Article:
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Monday, July 13, 2015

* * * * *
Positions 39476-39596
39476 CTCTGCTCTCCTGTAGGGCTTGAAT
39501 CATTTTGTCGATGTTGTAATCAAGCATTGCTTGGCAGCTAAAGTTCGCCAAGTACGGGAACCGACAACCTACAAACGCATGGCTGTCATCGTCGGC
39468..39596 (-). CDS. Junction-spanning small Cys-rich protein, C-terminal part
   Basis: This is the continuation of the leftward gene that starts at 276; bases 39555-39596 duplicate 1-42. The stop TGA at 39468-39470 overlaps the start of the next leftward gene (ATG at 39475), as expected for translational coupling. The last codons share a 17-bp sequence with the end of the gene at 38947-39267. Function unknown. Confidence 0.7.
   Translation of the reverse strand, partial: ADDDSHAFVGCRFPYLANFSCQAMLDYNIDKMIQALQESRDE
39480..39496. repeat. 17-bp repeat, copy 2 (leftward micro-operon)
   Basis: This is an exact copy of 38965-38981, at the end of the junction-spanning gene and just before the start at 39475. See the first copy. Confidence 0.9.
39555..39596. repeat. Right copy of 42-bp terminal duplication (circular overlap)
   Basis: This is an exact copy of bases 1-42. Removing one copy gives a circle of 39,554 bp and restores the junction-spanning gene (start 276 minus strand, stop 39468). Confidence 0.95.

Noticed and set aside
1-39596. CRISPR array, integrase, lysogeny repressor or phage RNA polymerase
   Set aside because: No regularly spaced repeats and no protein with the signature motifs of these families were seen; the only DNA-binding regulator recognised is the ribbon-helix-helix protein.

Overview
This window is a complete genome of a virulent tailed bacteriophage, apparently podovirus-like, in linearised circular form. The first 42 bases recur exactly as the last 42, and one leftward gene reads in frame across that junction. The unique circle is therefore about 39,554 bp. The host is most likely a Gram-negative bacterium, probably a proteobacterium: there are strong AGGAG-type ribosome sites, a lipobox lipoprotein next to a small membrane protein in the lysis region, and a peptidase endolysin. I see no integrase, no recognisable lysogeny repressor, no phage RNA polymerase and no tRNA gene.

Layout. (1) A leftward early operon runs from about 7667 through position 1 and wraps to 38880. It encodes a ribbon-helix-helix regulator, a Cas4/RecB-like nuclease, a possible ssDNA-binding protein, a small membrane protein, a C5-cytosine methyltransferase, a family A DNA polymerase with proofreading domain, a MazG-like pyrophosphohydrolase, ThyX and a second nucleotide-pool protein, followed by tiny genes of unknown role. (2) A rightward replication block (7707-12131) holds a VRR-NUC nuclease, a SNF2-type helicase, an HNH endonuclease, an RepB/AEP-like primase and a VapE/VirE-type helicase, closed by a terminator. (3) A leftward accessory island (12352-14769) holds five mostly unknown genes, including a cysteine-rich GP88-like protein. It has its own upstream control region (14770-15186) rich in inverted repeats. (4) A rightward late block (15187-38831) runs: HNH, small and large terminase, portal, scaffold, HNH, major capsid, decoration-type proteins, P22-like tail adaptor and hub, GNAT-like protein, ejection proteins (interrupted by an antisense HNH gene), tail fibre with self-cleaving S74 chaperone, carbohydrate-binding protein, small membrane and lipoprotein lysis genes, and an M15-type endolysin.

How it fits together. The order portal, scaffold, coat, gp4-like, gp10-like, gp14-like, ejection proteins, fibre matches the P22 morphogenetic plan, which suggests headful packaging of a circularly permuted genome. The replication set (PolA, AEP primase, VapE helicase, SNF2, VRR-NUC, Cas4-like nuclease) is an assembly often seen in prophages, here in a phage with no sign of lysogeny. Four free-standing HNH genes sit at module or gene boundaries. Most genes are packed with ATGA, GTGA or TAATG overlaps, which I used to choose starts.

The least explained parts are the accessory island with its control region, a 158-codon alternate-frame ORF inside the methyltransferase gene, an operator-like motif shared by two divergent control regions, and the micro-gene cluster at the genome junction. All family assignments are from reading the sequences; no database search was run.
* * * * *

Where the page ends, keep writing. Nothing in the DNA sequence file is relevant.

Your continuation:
**Abstract:** If a stick is broken up at two random points, what is the probability that the three pieces will form a triangle? This question, called the broken stick problem, first appeared about 150 years ago in an examination at Cambridge University. It attracted the interest of 19th century French probabilists, and more recently was popularized by Martin Gardner. In this presentation, we consider the generalization of this problem to three (or more) dimensions. In particular, if a stick is broken up at five random points, what is the probability that the six pieces will form a tetrahedron? Questions of this type arise in the field of distance geometry, which has connections to areas such as wireless sensor networks and molecular biology.